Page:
Extradition Bill

Part of the debate – in a Public Bill Committee at 2:30 pm on 21st January 2003.

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Photo of Mr Nick Hawkins Mr Nick Hawkins Conservative, Surrey Heath 2:30 pm, 21st January 2003

As members of the Programming Sub-Committee know, we have agreed to extend the protected time for Third Reading of the Bill from one hour to two hours. I want to place on the record the reasons for that extension. I am delighted that the Government agree with it. We did not have the benefit of the presence of any Liberal Democrat on the Programming Sub-Committee, but took it that their absence connoted consent for what the Government and the official Opposition agreed.

We wanted to extend the time because both the Government and the Opposition feel that this is a slightly unusual Bill. It involves not a huge number, but a certain number of major issues of principle. The fact that the Committee spent four out of nine sittings debating part 1 on those major issues and one whole sitting debating one clause stand part and two new clauses shows where the burden falls. It is not one of those long Bills with a huge number of issues of principle, and Report takes much longer than Third Reading. Some hon. Members on both sides may not have had a chance to catch the Speakers eye on Second Reading, and may want to contribute on the issues of principle and not just on each individual issue on Report. The Government and the Opposition thought that it would be fair to provide an opportunity for more Third Reading speeches of a general nature.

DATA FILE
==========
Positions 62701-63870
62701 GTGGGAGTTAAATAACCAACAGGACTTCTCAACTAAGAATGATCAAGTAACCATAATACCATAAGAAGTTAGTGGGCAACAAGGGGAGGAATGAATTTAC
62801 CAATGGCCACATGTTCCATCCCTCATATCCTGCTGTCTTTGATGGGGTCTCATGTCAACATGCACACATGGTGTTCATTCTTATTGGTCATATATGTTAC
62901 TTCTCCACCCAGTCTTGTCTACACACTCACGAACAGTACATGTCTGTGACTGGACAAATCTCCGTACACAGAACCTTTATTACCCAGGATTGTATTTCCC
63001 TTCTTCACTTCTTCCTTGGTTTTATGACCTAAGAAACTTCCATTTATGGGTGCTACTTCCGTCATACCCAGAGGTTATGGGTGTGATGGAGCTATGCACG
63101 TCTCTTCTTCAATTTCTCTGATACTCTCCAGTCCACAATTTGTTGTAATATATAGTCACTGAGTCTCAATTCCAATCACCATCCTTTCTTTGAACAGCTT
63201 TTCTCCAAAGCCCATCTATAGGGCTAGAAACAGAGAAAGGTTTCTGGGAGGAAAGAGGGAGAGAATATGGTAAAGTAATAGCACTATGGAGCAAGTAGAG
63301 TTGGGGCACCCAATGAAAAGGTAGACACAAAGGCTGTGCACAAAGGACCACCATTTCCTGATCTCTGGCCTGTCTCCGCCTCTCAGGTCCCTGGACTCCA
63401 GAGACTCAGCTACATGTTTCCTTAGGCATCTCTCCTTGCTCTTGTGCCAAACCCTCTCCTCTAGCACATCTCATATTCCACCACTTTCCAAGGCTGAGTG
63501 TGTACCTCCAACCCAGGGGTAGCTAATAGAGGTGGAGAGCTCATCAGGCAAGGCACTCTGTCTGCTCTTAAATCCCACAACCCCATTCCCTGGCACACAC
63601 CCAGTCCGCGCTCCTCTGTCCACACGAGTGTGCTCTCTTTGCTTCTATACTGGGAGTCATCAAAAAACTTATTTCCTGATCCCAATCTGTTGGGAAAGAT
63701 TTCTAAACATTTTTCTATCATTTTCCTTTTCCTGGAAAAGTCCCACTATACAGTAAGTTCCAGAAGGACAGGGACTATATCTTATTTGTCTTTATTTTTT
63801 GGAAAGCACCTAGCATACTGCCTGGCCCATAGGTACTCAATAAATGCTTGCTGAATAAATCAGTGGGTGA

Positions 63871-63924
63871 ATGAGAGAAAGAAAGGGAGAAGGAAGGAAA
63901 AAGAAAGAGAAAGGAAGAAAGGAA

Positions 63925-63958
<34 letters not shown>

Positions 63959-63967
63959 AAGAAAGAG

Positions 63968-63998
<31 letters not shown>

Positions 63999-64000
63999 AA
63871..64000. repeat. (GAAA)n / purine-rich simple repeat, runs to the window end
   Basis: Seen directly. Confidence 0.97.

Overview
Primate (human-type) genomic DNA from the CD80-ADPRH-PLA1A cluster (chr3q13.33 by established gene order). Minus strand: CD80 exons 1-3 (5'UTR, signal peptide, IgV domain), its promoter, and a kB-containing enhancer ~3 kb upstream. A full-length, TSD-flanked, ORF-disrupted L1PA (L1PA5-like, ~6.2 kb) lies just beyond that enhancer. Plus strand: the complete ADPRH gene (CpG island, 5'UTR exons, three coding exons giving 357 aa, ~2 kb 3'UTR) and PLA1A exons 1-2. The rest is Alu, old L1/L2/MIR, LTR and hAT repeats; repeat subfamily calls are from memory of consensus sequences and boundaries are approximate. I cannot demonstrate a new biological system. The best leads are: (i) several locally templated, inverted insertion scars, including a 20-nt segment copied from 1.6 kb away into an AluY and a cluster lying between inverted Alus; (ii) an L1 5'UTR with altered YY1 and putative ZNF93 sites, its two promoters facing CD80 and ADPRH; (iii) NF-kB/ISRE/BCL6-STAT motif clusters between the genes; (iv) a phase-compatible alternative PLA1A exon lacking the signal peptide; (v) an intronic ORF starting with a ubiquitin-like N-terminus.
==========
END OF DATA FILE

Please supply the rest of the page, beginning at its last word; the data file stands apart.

There is a risk that if there are several statements on urgent matters before the House that afternoon, protecting two hours rather than one hour might result in Report being truncated, but the Government have kindly said that they will use their best endeavours to avoid that, and we recognise that that is all they can say to try to protect Report stage so that we can have a substantive debate on the major issues and still have a bit longer for Third Reading. That is the view of Conservative Members, it is clear that the Liberal Democrats do not disagree, or they would have made their point in the Programming Sub-Committee, and the Government are happy with it. That is why we thought it better to protect a little longer, and I have the approval of my colleagues on the Opposition Front Bench for saying that.